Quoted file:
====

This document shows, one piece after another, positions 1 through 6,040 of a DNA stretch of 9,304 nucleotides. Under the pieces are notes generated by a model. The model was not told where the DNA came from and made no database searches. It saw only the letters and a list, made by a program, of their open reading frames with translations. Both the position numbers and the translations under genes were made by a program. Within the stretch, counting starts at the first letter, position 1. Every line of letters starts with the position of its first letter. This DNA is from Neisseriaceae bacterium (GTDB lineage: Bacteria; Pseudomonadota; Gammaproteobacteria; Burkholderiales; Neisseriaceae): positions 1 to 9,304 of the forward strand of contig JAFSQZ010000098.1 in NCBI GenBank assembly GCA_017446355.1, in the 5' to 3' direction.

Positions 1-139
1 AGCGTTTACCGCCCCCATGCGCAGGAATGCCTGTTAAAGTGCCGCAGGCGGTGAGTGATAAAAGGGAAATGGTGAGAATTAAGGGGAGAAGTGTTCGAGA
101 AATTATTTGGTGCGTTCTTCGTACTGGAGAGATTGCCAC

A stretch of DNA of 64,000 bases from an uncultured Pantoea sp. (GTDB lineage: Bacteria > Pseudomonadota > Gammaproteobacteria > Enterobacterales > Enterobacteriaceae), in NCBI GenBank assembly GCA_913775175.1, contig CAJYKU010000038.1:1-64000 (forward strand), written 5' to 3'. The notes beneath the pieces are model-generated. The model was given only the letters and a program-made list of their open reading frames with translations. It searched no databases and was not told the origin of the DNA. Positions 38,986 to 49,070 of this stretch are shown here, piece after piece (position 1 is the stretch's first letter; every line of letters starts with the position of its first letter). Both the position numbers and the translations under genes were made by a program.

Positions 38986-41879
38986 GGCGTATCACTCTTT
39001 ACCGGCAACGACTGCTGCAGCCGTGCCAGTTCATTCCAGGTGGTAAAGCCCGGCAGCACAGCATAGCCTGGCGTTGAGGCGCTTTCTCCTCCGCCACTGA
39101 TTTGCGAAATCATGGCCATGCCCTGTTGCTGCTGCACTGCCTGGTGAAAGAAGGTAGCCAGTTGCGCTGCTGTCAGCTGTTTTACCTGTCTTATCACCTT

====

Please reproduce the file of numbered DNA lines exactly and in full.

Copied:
This document shows, one piece after another, positions 1 through 6,040 of a DNA stretch of 9,304 nucleotides. Under the pieces are notes generated by a model. The model was not told where the DNA came from and made no database searches. It saw only the letters and a list, made by a program, of their open reading frames with translations. Both the position numbers and the translations under genes were made by a program. Within the stretch, counting starts at the first letter, position 1. Every line of letters starts with the position of its first letter. This DNA is from Neisseriaceae bacterium (GTDB lineage: Bacteria; Pseudomonadota; Gammaproteobacteria; Burkholderiales; Neisseriaceae): positions 1 to 9,304 of the forward strand of contig JAFSQZ010000098.1 in NCBI GenBank assembly GCA_017446355.1, in the 5' to 3' direction.

Positions 1-139
1 AGCGTTTACCGCCCCCATGCGCAGGAATGCCTGTTAAAGTGCCGCAGGCGGTGAGTGATAAAAGGGAAATGGTGAGAATTAAGGGGAGAAGTGTTCGAGA
101 AATTATTTGGTGCGTTCTTCGTACTGGAGAGATTGCCAC

A stretch of DNA of 64,000 bases from an uncultured Pantoea sp. (GTDB lineage: Bacteria > Pseudomonadota > Gammaproteobacteria > Enterobacterales > Enterobacteriaceae), in NCBI GenBank assembly GCA_913775175.1, contig CAJYKU010000038.1:1-64000 (forward strand), written 5' to 3'. The notes beneath the pieces are model-generated. The model was given only the letters and a program-made list of their open reading frames with translations. It searched no databases and was not told the origin of the DNA. Positions 38,986 to 49,070 of this stretch are shown here, piece after piece (position 1 is the stretch's first letter; every line of letters starts with the position of its first letter). Both the position numbers and the translations under genes were made by a program.

Positions 38986-41879
38986 GGCGTATCACTCTTT
39001 ACCGGCAACGACTGCTGCAGCCGTGCCAGTTCATTCCAGGTGGTAAAGCCCGGCAGCACAGCATAGCCTGGCGTTGAGGCGCTTTCTCCTCCGCCACTGA
39101 TTTGCGAAATCATGGCCATGCCCTGTTGCTGCTGCACTGCCTGGTGAAAGAAGGTAGCCAGTTGCGCTGCTGTCAGCTGTTTTACCTGTCTTATCACCTT